According to Marx, the mode of production is the structure of all societies in terms of labour and society. The form of labour influences the nature of society, and he identified societies such as ancient, feudal, and capitalist systems based on this. ‘Division of labour,’ on the other hand, is a social concept, according to Durkheim, who, unlike Marx, described the non-economic function of labour. Mechanical and Organic societies were the two types of societies he identified. Let us go through each perspective in detail for a better understanding.
Division of Labour
Durkheim and Marx lived during the ‘Industrial Revolution,’ which was taking place in Europe at the time. The Industrial Revolution was marked by a revolution in production techniques, as we learned earlier in this course. Small-scale, home commodity production gave way to large-scale, factory-based mass production. Not only was there change in the economic field. Poverty, violence, and other social problems increased as cities and their inhabitants developed. The social order and stability were in jeopardy. The traditional feudal system was disintegrating, and the modern, industrial world was forming.
Durkheim and Marx had to evolve or seek out reasons for what they saw in the society around them because of the social context in which they lived. We’ll see how they addressed the idea of division of labour in a different way. This was a practice that was becoming more visible as industrialisation progressed. The term ‘division of labour’ refers to the breaking down of a task into smaller components or processes. These tiny operations are carried out by separate people or groups of people, speeding up the activity’s completion.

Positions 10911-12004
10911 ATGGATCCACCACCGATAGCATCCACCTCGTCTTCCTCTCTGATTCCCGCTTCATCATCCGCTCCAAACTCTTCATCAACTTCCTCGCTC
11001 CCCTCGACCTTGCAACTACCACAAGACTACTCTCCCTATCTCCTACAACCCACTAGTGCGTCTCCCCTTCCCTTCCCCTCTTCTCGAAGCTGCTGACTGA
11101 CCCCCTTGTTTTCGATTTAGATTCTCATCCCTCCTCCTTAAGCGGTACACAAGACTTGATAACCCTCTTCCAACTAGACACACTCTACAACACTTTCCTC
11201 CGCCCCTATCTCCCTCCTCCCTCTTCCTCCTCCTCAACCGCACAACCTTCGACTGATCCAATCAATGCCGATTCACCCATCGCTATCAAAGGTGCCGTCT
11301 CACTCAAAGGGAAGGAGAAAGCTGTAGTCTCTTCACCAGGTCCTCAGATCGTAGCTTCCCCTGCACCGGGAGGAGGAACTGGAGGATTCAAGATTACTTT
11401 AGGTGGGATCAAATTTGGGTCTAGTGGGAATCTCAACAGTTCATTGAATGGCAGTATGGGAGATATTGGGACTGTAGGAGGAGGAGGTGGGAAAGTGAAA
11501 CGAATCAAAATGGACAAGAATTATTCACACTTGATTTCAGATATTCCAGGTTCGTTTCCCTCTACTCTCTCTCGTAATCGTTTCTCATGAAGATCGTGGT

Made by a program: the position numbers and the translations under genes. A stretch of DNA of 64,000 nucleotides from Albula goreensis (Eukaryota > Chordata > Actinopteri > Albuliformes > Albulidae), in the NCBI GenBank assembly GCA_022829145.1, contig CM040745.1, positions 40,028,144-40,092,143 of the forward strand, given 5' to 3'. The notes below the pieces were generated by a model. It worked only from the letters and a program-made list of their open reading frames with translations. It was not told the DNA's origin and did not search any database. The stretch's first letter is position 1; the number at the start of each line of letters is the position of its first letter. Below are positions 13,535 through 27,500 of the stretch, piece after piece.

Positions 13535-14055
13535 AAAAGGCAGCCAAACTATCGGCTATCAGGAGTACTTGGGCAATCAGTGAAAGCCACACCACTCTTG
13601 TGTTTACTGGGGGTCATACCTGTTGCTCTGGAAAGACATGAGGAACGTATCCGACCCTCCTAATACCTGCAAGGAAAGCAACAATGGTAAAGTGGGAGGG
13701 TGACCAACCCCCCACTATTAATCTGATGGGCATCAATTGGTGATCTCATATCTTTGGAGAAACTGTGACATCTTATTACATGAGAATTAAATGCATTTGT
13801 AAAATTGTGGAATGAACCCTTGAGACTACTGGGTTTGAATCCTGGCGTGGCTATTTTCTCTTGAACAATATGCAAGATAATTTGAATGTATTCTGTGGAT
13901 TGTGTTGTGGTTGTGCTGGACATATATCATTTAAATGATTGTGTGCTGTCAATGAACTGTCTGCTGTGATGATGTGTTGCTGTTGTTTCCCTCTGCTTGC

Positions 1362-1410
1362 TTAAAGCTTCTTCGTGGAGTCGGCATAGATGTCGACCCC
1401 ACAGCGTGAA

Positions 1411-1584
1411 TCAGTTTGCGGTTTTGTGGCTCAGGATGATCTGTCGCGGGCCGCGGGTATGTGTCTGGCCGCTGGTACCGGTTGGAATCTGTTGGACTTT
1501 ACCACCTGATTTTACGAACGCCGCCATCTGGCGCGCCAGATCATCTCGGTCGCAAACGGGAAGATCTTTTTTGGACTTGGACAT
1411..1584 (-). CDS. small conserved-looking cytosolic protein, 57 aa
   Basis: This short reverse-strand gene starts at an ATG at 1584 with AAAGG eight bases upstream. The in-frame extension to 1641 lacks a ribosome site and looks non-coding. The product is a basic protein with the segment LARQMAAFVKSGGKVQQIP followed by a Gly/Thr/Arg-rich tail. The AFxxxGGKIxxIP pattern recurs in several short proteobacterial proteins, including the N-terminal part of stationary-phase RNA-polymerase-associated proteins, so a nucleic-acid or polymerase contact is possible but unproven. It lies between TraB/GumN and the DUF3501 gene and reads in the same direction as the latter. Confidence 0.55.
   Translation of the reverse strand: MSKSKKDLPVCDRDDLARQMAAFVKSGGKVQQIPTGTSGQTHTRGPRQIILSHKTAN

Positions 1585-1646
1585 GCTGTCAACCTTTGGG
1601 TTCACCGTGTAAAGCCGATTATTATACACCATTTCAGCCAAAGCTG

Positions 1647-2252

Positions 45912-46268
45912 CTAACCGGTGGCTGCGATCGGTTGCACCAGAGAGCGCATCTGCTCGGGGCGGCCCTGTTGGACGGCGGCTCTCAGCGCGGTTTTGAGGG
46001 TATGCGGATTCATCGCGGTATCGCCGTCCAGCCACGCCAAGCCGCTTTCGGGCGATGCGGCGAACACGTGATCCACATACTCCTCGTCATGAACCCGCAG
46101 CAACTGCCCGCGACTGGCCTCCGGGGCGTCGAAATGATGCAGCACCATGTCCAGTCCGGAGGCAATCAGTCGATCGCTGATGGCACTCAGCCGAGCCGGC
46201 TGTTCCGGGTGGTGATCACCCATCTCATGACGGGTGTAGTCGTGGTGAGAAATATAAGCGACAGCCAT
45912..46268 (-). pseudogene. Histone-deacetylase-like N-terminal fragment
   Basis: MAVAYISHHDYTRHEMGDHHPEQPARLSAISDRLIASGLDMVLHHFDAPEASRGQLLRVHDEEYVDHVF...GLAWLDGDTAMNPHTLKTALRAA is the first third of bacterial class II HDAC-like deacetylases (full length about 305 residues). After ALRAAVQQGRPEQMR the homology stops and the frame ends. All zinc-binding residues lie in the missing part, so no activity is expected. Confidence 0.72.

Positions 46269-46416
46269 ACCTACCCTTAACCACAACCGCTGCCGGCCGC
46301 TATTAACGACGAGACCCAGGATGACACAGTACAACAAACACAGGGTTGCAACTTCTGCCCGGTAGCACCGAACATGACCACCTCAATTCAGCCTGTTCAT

Labour and Society according to Marx
Division of labour can be studied in two parts according to Marx-
Social division of labour: Every society has this. It is an inevitable process that must take place for individuals of a society to successfully do the necessary tasks to preserve social and economic existence. It’s a complicated mechanism for splitting all of society’s valuable forms of labour. For example, some people make food, while others make handicrafts, weapons, and so on. The practice of trading value between groups is aided by the social division of labour. Specialisation is sparked or accelerated by such exchanges.
Division of labour in industry or manufacturing: This is a procedure that is common in industrial civilizations that employ capitalism and the factory system. The production of a commodity is divided into multiple steps in this method. Each worker is only allowed to conduct or participate in a tiny process, such as assembly line work. This type of job is frequently tedious, monotonous, and repetitive. The goal of this division of labour is straightforward: to boost production. The more productive a company is, the more excess value it generates. Capitalists are motivated to organise manufacturing in a way that maximises output while minimising expenses by the generation of surplus-value. In modern industrial society, it is the division of labour that allows for the mass production of goods. Unlike social division of labour, in which independent producers create items and trade them with other independent producers, a manufacturing division of labour separates the worker from his product.
Durkheim’s theory of labour and society